i have found most hospitals to be fair but cold and sterile, not just in setting but in attitude. most hospital workers are overworked, and it's just enough that they can be civil to you while doing their job competently. here, though, from the security guards to the doctors, everyone is friendly, polite, and helpful. from the orderly that wheeled her down to surgery to the nurses in post-op, everyone made sure they knew her name and she knew theirs, and they accommodated us, her worried relatives, in every way possible. the rooms are small, but private, and we were allowed to stay in her room while waiting for news, and the nurses were very accommodating about our comings and goings. there are japanese and korean wards where the nurses are fluent in the respective languages and there is a liaison available. they will tailor meals to suit asian diets, along with other standard preferences.

the view from my mom's room--you can see the hollywood sign and griffith park observatory in the distance

anyway, i cannot say enough nice things about it. there is a very old fashioned feel to the way that the patients are treated, and the way that the hospital is laid out. everyone we have encountered seems very compassionate, and happy to be there. weird, i know. it's sort of freakish, but i'm glad for it and i'll take it.

so, my cousin and i have spent a lot of time in the cafeteria outdoor patio (pictured above). it's below street level, on one of the quieter streets, and the only sounds you really hear are from the nearby elementary school and some street traffic. it's never crowded, the trees shield you from the sun, and it seems far, far away from the workings within.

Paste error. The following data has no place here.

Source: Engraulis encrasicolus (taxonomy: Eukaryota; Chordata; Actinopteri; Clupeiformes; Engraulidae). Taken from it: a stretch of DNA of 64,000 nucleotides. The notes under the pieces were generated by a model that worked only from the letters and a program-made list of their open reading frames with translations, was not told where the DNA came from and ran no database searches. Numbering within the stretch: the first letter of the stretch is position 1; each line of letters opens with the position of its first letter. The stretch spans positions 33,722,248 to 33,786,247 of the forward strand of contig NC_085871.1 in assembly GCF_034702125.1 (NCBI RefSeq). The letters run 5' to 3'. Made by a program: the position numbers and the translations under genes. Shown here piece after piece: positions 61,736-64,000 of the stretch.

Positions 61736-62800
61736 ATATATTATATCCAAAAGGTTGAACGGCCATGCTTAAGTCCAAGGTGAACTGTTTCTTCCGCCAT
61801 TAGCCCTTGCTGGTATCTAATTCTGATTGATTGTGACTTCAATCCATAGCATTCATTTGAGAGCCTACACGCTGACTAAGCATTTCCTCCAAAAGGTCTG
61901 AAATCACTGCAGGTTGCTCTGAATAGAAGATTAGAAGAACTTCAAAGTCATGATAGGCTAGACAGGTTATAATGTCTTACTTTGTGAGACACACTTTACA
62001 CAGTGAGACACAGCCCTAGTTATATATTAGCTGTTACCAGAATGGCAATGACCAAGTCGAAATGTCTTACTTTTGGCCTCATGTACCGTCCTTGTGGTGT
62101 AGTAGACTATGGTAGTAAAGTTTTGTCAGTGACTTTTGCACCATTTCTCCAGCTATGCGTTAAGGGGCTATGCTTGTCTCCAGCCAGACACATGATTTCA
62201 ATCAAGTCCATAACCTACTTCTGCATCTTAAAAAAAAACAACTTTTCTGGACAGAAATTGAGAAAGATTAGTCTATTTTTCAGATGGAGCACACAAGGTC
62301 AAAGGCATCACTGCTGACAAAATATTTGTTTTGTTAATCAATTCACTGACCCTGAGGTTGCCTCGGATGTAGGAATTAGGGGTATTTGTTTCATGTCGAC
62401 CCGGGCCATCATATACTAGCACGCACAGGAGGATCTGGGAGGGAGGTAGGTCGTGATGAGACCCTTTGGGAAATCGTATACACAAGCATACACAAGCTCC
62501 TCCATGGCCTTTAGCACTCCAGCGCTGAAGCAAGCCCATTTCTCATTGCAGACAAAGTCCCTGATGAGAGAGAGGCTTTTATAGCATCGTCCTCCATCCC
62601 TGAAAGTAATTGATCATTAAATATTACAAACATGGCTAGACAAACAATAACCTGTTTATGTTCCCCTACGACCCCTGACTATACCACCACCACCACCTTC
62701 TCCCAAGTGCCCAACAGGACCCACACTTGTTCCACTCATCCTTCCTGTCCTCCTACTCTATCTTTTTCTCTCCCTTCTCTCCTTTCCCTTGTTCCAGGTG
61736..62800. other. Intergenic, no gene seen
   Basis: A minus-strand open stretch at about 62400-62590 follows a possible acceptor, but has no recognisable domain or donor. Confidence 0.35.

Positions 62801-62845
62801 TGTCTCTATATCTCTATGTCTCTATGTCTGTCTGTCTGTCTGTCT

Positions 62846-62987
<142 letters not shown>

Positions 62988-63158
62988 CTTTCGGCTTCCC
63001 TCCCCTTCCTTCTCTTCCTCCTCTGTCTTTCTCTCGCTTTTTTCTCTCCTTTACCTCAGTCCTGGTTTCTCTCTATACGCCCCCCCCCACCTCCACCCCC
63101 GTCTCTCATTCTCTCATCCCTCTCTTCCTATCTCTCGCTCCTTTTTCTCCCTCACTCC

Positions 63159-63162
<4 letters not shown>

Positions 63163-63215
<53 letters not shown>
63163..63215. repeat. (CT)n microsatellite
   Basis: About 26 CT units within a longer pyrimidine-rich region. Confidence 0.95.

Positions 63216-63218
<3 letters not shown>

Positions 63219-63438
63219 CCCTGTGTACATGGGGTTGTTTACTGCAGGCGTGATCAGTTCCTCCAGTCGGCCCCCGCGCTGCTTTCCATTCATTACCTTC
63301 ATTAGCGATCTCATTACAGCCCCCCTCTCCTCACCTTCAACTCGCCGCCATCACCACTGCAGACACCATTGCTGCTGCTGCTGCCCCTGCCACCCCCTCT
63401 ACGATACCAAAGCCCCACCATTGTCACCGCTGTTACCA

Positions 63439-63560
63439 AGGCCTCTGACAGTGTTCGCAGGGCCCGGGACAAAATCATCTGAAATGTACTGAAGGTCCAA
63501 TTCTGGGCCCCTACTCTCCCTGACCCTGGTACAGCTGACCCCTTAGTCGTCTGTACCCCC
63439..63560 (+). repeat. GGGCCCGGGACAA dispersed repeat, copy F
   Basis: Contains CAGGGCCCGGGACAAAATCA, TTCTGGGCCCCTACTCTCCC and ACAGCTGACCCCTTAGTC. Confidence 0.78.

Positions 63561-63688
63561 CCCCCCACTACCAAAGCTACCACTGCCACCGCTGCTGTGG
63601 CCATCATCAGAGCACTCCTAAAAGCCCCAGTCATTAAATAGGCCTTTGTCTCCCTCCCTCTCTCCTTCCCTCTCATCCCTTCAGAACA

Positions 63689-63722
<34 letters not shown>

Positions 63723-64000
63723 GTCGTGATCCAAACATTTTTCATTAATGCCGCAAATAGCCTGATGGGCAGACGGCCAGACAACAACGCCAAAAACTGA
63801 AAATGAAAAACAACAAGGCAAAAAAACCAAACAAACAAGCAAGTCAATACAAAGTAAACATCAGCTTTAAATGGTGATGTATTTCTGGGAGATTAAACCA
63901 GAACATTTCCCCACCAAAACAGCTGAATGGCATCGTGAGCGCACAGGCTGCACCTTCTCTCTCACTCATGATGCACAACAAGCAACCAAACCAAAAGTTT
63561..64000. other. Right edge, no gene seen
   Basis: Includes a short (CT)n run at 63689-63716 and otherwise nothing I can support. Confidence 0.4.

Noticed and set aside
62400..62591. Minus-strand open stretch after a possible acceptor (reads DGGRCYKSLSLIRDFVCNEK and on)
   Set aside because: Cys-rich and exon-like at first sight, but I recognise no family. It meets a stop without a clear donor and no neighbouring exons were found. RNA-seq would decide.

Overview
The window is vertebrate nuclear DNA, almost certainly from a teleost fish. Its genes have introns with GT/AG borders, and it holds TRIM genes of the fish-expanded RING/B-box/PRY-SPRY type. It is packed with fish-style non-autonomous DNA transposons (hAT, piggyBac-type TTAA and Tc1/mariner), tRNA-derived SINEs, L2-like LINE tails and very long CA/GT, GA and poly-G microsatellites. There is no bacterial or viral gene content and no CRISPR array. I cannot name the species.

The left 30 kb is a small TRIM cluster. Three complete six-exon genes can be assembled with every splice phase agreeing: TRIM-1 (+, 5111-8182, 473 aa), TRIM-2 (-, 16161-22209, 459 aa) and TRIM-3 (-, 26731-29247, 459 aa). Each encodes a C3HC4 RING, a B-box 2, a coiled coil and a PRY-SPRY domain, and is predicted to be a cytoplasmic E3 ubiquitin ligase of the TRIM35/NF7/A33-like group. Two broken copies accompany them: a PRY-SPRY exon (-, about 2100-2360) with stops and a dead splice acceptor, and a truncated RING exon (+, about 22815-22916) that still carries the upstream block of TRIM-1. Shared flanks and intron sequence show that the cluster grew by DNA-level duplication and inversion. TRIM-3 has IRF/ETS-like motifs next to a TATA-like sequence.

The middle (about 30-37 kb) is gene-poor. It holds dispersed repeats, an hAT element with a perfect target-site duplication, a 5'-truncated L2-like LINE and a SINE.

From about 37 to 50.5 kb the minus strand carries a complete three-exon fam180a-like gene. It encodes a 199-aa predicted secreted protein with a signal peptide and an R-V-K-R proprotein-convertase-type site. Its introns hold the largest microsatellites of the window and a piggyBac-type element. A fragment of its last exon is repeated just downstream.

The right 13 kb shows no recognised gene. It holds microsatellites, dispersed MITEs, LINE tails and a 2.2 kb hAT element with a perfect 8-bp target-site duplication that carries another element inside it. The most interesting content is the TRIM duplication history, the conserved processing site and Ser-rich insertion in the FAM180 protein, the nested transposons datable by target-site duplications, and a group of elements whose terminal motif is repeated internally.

we've eaten a lot of hospital food. i have to say, it's pretty good. i'm sure my judgement is clouded by exhaustion, availability, and the fact that it is plentiful and cheap, cheap, cheap ($1.80 for a full breakfast of eggs, bacon, biscuits and sausage gravy! 50 cents for oatmeal with as many fresh blueberries you can pile on!). there's always a fresh salad bar, a grill for made-to-order items, and, as the hospital has a meals-on-wheels program, most of it is cooked on the premises. my mom even gets a nice cup of sorbet or an italian ice on her tray. however, there is only so much hospital food you can eat, so we've also brought stuff to eat. you are allowed to eat in the rooms with the patient and i've seen big groups of people eating in the waiting rooms, but we just bring our food out to the patio. my favourite is a decidedly california take on bibimbap from la korea in the farmer's market. all the veggies are very fresh and green (there's even romaine lettuce in this one), and the rice is wonderfully sticky but firm. no egg, but the spicy chicken is an interesting and tasty substitution.

on a saturday afternoon, the caf is nearly deserted, and the sunny patio beckons. mom's okay, we're okay, all is right with the world.

Wednesday, October 27, 2004

imported green bananas

i'm in los angeles for an undetermined length of time. not for fun and not for profit, and with lots and lots of downtime (perfect conditions for blogging). since my mindset and location are hardly tropical, i thought i'd create a new blog for the mainland spell.

the title refers to the original farmers market in los angeles, built in 1934 at said address. it is basically a collection of produce and food stands, restaurants, and retail shops, but more than that, it is one of the few places in la where tourists and locals intermingle comfortably and frequently. no mean feat in a city propelled by the entertainment industry that seemingly despises its target audience (and is despised right back). it is an oasis, a nostalgic throwback in the middle of trendy developments, tony malls, gnarled traffic, and overwhelming humanity.

it is not technically the heart of the city, but it is the center of my city--my neighbourhood joint, the center of how far north, south, west, and east i regularly venture. so meet me at the corner of third and fairfax, and we'll go on from there.